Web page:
The latest New York Times polls say that Biden has a 60 percent chance of winning, and Trump is 41 percent, but it is not wise to rush to talk about the winner in the elections.
According to the latest New York Times polls, Biden’s chance of winning is 60 per cent, and Trump is 41 per cent, but it is not wise to rush to talk about the winner in the US elections.
There are less than two weeks left and the referendum results have begun to change over time, with the distance being too far between the two in favor of Joe Biden. Most analysts believe Biden will be the winning horse, but will he win by a huge margin over his opponent Donald Trump and thus abort any doubts and objections to the result or will it be close, a few thousand votes, turning into a political and media battle for the next several months?
This time, the election battle expresses demographic and cultural shifts that are taking shape in the United States, which have been in slow labor for years. The struggle of the currents expressed itself with the election of Barack Obama, and it was a surprise at the time, and then came Trump’s victory. Election campaigns started early and largely reflected the movement in the United States, as the big country lived through its cultural differences and conflicts like others, and reached a climax in the summer that was dominated by the demonstrations, some of which were violent.
The differences are wide between how voters see their country. In a poll last month, do you agree that “the situation is more difficult for people of African descent in this country than a white person” … Only four percent of Trump voters agree with this view, and 74 percent of Biden voters are convinced of that, according to a poll conducted by View. The ratio is similar to the outlook on the status of women, and Islam to a lesser extent. These differences widen with the increasing competition between different ethnic, religious and economic groups. Local elections at the state and local representative levels are more explicit in articulating their differences, and the electorate can influence the results more than the presidential election. This is why Han Omar and her opponent, Dan Crenshaw, won the congressional elections last year, and their balance of accomplishments was curses and insults.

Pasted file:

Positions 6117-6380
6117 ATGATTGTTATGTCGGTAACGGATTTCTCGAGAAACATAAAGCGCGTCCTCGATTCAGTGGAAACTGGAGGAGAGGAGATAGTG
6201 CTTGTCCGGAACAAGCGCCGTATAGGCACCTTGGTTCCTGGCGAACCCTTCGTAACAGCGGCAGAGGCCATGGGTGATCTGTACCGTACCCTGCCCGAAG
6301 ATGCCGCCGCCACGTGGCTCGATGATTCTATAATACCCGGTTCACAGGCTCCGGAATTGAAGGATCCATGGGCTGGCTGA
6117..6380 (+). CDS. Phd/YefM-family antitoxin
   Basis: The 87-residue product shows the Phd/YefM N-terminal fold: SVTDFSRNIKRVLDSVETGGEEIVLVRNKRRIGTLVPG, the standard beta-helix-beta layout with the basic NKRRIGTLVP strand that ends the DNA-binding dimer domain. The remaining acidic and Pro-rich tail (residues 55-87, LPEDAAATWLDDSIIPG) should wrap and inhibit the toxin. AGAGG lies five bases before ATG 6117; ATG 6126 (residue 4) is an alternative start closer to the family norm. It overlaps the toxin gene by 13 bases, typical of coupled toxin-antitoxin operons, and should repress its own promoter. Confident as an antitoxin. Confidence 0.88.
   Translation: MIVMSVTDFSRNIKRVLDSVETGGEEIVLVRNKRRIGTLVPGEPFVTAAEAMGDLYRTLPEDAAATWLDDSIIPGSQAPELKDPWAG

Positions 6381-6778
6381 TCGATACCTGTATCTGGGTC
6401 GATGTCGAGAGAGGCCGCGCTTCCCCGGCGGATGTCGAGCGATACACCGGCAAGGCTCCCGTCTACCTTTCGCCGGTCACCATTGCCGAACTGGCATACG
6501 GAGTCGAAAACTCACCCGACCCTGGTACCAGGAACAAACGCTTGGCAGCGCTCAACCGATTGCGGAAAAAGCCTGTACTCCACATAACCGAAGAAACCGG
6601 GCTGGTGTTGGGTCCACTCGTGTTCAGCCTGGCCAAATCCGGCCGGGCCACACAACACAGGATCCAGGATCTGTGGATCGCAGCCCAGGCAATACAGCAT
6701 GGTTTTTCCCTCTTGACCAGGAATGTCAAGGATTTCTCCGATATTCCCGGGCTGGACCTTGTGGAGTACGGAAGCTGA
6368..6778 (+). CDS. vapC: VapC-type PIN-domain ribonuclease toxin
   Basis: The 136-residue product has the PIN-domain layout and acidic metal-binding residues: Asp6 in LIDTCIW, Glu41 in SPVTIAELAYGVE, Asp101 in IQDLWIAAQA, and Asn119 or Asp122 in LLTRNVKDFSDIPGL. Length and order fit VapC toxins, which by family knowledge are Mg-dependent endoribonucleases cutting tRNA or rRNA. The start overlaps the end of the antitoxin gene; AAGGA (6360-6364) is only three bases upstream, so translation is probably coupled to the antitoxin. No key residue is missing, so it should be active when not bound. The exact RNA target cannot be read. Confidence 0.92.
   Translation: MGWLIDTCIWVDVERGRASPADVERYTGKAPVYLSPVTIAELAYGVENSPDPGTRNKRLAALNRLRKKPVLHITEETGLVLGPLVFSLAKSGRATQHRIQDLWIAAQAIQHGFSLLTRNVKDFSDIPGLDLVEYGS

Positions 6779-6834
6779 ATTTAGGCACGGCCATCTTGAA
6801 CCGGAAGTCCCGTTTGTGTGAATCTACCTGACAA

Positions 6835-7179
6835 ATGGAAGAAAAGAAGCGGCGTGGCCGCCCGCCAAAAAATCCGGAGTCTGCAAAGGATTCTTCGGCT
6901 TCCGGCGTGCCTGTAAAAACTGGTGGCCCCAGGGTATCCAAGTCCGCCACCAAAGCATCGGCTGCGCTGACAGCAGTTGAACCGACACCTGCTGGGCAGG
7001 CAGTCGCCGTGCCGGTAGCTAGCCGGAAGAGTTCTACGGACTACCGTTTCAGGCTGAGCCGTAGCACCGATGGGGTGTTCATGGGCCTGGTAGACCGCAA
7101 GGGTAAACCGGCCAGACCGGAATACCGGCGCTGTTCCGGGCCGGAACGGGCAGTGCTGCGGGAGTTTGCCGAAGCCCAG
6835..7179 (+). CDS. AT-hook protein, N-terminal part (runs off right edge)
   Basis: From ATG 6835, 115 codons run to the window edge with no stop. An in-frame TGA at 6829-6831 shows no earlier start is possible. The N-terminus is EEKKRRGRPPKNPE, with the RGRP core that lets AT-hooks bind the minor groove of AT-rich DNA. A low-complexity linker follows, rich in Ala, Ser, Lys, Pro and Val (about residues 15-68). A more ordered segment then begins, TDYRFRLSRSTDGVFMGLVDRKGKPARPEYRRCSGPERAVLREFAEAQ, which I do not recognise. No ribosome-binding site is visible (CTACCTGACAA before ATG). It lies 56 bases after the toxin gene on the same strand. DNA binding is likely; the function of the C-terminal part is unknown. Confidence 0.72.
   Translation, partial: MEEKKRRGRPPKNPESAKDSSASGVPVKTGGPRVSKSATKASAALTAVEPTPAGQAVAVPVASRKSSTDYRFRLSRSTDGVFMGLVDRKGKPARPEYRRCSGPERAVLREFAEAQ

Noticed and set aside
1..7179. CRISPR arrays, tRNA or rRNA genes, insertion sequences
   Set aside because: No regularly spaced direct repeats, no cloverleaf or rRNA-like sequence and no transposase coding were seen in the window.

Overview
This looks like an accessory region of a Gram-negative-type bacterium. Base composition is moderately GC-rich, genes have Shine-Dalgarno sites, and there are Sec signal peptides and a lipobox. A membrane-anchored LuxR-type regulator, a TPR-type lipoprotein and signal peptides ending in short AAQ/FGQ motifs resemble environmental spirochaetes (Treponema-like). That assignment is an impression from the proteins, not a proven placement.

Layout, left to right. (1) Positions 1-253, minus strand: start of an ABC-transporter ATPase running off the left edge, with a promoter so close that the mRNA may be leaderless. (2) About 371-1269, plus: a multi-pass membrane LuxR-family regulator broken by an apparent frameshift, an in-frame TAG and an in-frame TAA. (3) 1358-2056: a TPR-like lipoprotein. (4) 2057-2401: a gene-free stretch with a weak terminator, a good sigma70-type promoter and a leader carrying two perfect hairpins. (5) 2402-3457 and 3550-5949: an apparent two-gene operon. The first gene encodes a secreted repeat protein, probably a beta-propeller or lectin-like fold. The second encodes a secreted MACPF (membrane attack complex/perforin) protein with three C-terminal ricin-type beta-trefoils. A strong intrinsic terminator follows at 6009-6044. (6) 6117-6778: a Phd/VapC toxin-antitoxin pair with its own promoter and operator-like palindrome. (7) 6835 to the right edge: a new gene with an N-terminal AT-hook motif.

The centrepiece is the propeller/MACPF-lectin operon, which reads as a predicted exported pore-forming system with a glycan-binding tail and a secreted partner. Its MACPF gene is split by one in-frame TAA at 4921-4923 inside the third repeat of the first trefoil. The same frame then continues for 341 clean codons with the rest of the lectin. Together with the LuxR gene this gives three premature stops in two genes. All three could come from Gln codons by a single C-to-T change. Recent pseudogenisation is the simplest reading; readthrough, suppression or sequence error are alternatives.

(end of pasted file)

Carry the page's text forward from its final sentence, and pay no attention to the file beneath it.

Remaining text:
Despite the importance of social media in conveying messages, which traditional media does not do, the commodity to be marketed, ie the presidential candidates, this time they are the oldest. This is why Biden’s party tries to push young people and persuade them to come out and vote, and a small percentage of them usually do so. Democrats are seeking with all the money they have to influence the Millennials, or millennials, now between the ages of 23 and 38, and if they vote, Biden will win. But it turns out that young people are also a threat. These masses, which are engaging in politics digitally, have produced social movements whose extremist language and calls worry most voters. BLM Wakeup, another one that has embraced violence against Trump. Despite the enthusiasm that she sparked on social media against him, 60 percent in a recent survey, asked about her, said they would vote against it. But this kind of movement abated with the approaching elections.
Even after the vote has been decided and the president has announced, the changes in the United States are not just an electoral platform, but will continue and impose themselves for years to come.